It seems like every week, there’s a new startup with a mission to revolutionize the way we eat ice cream or make everyday tasks a little easier. Working with these young companies is a different experience when compared with working for a company like IBM or Nike, which have been around for quite some time and have an established presence in their respective markets. Understanding how they differ is the first step in figuring out where you would be a better fit.
Startups are far more unpredictable, but one thing you can almost always depend on is that a startup will be moving at a quicker pace. There are routines that have yet to be established, and everyone is still working out the kinks in their respective departments.
There is a constant ebb and flow of tasks and information that stand in stark contrast to the tried-and-true methods typically found in an established corporation. This can be exciting for anyone looking to challenge one’s ability to think on their feet, but there is a dark side: the current of the startup can come to a screeching halt at any moment.
Especially in young startups, where most, if not all, funding comes from investors, the risk is of getting laid off is higher. This is a dangerous gamble to make sometimes, but it can pay off being part of the founding team.
Having strong social skills in the startup business is key to success. Regular meetings with investors, business partners, and potential team members require a social sharpness and ability to relate with all kinds of people.
Aside from being a social butterfly, it’s important to not only initiate, but also follow through with the projects necessary to the startup’s success. This also means that when coming onboard with a startup, it’s easy to know who you’ll be working with.
Startup staffs are typically much smaller with much more communication between all the different sectors, so chances are a potential hire will meet the founder, head of purchasing, and head of sales all in the same interview.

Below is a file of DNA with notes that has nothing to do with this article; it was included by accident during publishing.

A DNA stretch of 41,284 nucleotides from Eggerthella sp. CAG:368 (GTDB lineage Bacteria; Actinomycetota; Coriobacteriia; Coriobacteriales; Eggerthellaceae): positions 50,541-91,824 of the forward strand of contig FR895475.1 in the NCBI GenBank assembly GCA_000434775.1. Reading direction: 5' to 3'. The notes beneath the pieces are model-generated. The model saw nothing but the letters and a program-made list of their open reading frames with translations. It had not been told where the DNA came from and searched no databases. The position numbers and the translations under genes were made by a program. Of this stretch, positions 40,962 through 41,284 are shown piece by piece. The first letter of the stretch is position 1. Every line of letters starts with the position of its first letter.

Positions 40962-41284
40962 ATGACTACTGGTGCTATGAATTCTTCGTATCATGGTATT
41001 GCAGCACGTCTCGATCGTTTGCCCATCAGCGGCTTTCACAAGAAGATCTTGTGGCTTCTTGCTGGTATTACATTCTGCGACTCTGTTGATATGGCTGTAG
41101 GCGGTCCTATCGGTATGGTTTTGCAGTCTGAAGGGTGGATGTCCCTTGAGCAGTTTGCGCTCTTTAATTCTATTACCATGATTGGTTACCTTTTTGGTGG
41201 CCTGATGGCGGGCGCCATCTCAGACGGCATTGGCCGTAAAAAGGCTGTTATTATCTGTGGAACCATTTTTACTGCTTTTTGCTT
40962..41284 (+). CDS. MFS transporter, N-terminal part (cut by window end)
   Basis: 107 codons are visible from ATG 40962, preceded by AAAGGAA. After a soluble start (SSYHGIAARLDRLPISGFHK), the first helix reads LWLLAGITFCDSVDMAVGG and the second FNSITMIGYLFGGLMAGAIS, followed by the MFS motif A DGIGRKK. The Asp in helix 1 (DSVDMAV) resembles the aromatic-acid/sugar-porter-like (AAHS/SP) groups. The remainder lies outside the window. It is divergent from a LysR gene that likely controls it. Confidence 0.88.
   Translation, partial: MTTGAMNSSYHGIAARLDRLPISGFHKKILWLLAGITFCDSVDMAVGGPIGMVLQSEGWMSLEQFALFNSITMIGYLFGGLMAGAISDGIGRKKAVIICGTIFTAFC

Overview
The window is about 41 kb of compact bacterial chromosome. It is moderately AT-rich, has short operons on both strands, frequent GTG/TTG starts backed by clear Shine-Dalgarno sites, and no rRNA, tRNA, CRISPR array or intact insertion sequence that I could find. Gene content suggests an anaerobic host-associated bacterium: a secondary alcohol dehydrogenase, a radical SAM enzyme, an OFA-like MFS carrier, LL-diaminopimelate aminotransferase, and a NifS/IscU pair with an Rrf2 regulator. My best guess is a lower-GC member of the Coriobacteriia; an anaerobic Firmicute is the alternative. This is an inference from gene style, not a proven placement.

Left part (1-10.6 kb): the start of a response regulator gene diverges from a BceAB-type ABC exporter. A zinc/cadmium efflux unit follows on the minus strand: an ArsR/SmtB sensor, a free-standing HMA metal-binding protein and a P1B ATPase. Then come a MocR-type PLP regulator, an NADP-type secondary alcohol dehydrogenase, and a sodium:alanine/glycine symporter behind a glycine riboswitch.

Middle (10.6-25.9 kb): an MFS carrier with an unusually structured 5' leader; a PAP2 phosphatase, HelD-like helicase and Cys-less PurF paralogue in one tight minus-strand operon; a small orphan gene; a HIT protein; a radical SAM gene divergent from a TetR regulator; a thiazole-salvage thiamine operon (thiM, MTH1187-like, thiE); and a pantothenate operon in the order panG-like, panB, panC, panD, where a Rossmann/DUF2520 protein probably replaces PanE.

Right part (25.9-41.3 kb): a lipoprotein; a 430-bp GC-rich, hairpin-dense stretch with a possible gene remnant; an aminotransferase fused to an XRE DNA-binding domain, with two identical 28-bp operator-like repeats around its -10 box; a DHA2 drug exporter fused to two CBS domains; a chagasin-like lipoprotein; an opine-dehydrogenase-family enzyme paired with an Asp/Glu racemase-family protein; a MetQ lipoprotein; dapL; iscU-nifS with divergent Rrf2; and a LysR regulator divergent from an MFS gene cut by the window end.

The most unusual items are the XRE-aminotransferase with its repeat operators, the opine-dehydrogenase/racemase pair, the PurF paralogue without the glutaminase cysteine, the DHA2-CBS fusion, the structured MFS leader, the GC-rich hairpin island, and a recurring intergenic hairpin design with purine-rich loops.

Usually, there isn’t a “hiring manager” in startups because when it comes to building the strongest foundation with the best-fit employees, there will be multiple decision-makers involved in the hiring process, oftentimes with other responsibilities as well.
In a more established company, it may be harder to find out who is in each department, and most companies don’t assign new hires to their department until the job offer is made and accepted. So, there is indeed a stark contrast between the kinds of culture you might be confronted with: the close-quarters, high socializing environment of the startup, or the more spread out, “blind date” vibe of working in a bigger company.
Different Application Process
There are a lot of problems with the traditional application process such as the hassle of filling out an application with the same information inside your resume, the same resume that took three days to update and polish.
With the rise of the computer, it seems that this process has multiplied, adding the completion of the online application as well. In larger companies, expect to submit a resume and fill out two applications (paper and online).
These corporations are likely to still be making the transition from paper to digital applications, and thus, stuck in this limbo of requiring them all. Before long, they’ll catch up to the updated (and sometimes unusual) hiring processes found in startups.
ThisWay Global understands the differences between a startup and an established corporation, and wants to help you understand them too. Our passports create a more complete image of what it means to work for a company, no matter what size.This information helps you find the fulfilling career you deserve, and staffs startups and corporations alike with the kind of people that will propel them forward.